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Strong local narratives are being unleashed. National parties BJP and Congress are on notice

BJP president JP Nadda has exhorted party workers to help people suffering in the pandemic and share in their grief instead of getting embroiled in political slugfests. For a party that doesn’t pull punches against rivals, this would need a marked change in approach. Seven states are headed for assembly elections next year and BJP governs six of these. If anti-incumbency is indeed building up, the goodwill that grassroots cadre can generate will prove critical. The top leadership swinging into damage-control mode without losing any time is also a measure of the party’s vitality. In contrast, Congress, BJP’s primary opponent in six of these states, is missing a regular president and organisationally scattered.

Since the 2019 Lok Sabha victory, strong regional undercurrents have undermined BJP’s attempts to bag more state governments. Bengal, Tamil Nadu and Kerala have reiterated the electorate’s preference for sturdy regional parties. The hurriedly cobbled Maha Vikas Aghadi has weathered Maharashtra’s long-raging pandemic cohesively. Amid this resurgence of regional formations, the UP panchayat polls underscoring Samajwadi Party’s resilience will worry BJP. Negotiating the gathering local political headwinds will be BJP’s primary challenge.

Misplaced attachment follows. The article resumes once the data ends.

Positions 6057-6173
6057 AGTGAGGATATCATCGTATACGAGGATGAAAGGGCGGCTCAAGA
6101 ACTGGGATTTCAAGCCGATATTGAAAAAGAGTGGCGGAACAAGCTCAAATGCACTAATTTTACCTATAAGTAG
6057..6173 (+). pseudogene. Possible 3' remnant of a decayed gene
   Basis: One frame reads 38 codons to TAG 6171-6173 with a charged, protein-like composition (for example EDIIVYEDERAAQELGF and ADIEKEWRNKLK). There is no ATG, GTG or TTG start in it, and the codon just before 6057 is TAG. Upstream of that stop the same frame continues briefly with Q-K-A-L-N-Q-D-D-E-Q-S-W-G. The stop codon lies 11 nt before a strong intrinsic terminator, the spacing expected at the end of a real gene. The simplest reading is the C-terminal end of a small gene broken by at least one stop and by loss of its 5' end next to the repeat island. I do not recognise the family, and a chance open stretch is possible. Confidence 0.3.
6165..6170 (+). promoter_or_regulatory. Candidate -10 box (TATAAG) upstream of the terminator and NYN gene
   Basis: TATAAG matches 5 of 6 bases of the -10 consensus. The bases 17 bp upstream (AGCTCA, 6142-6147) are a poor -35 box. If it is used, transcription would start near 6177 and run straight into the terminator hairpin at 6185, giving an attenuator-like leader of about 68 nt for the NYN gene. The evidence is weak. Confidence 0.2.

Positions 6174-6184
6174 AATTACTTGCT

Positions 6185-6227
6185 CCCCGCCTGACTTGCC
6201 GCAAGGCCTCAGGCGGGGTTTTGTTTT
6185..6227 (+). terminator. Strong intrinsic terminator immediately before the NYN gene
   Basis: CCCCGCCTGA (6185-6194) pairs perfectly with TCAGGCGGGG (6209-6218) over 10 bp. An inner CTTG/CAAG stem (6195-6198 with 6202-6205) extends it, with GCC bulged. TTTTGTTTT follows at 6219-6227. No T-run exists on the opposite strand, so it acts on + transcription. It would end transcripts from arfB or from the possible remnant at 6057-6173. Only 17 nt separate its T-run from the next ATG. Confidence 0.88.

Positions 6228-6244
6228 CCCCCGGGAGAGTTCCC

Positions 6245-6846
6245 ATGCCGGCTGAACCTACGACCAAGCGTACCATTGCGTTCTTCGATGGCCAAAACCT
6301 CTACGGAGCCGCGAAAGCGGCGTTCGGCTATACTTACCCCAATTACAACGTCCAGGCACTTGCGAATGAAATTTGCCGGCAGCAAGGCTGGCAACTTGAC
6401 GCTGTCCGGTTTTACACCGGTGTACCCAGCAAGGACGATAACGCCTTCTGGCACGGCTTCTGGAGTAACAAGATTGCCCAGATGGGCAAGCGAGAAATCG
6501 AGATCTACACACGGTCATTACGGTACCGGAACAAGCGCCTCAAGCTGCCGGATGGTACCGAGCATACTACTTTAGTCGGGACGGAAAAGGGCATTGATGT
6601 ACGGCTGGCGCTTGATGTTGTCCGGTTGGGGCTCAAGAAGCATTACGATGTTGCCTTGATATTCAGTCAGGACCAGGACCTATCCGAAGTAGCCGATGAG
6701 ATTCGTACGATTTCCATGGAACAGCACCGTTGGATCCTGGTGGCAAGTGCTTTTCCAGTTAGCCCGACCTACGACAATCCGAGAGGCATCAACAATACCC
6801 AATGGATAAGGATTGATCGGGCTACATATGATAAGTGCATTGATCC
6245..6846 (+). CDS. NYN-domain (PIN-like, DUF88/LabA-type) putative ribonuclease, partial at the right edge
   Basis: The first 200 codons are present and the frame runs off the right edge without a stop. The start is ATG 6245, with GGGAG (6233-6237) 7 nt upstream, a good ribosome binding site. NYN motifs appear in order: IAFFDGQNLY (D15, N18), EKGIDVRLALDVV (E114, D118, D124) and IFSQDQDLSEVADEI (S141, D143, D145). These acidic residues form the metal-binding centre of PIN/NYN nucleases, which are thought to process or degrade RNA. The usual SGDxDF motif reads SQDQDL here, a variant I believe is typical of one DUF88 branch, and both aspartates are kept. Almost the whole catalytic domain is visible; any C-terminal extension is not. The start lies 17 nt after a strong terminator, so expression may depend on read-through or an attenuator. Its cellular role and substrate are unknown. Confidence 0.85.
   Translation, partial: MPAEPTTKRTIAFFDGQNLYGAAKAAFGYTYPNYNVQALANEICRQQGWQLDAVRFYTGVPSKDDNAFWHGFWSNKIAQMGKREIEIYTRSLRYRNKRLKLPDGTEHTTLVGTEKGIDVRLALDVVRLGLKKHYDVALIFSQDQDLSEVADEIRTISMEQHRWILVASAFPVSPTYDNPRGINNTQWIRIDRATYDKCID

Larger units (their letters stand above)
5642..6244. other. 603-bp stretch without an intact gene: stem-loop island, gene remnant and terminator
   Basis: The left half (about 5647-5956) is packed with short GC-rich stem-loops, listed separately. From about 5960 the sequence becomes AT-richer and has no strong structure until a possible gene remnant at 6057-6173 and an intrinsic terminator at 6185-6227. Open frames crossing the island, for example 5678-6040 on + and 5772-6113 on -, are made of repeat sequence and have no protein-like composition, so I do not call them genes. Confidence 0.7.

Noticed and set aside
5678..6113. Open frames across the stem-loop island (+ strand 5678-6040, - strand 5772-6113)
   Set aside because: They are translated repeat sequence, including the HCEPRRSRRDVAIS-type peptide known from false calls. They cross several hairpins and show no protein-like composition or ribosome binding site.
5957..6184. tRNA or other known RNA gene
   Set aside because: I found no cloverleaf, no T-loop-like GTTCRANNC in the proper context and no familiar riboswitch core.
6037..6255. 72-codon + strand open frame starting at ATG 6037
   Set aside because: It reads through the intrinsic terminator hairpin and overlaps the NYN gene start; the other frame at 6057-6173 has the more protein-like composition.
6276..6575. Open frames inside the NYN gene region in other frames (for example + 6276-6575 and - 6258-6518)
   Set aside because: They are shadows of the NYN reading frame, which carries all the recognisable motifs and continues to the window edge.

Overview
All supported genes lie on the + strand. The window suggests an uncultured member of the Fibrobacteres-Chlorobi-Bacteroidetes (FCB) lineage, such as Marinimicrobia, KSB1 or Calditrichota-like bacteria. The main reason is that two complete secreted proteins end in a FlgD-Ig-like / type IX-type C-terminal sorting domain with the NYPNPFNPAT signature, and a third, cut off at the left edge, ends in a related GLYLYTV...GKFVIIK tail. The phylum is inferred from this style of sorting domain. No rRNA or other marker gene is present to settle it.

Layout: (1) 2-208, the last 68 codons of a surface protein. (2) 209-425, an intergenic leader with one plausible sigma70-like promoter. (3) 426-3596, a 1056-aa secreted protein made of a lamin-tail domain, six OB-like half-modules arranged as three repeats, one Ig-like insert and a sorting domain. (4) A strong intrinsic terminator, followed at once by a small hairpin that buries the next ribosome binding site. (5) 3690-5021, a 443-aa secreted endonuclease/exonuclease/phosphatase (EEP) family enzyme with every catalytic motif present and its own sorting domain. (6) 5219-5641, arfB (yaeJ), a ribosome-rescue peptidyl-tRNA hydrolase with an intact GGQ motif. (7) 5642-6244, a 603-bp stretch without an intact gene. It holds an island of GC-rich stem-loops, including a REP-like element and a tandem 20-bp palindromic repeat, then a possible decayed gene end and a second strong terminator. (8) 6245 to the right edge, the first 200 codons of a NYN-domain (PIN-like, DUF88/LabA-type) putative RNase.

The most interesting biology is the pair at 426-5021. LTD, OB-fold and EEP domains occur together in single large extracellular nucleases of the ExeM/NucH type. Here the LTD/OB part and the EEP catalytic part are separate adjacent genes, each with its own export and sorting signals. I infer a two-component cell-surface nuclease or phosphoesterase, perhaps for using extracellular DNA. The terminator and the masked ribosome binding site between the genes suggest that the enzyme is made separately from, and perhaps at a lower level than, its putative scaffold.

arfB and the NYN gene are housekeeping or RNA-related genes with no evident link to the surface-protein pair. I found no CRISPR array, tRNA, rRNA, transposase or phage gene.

Many Indian families have been affected by loss of lives or livelihoods in this second wave. Welfare schemes and cash handouts will not adequately replace lost earnings. Voter disappointment and powerful experiential collective memories will singe incumbent governments unless the opposition betrays phenomenal incompetence. BJP has narrowing wriggle room but the steady stream of Congress defectors in Gujarat, governed by BJP for 23 years, Goa and Manipur, hardly reassure voters of Congress’s political viability and programme clarity. Himachal Pradesh and Uttarakhand flip every five years but Congress needs credible replacements for faded satraps Virbhadra Singh and Harish Rawat, with elections turning increasingly presidential.

Punjab, where BJP is a minor player, remains Congress’s to lose. Even here Congress is its own worst enemy, as dissidence resurfaces. For a change, the toolkit controversy saw Congress stoutly defend its narrative. Yet it needs to recognise how BJP is responding promptly to a fast-changing political scenario. As the political ballast of BJP’s post-2014 ascendancy, UP will corner much of the Modi-Shah-Nadda triumvirate and RSS’s attention. In asking local leaders and cadres to step up, BJP is already on the move. The pandemic may be acting as a decentralising force in Indian politics. Will Congress wake up to what BJP may already have sensed?



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This piece appeared as an editorial opinion in the print edition of The Times of India.



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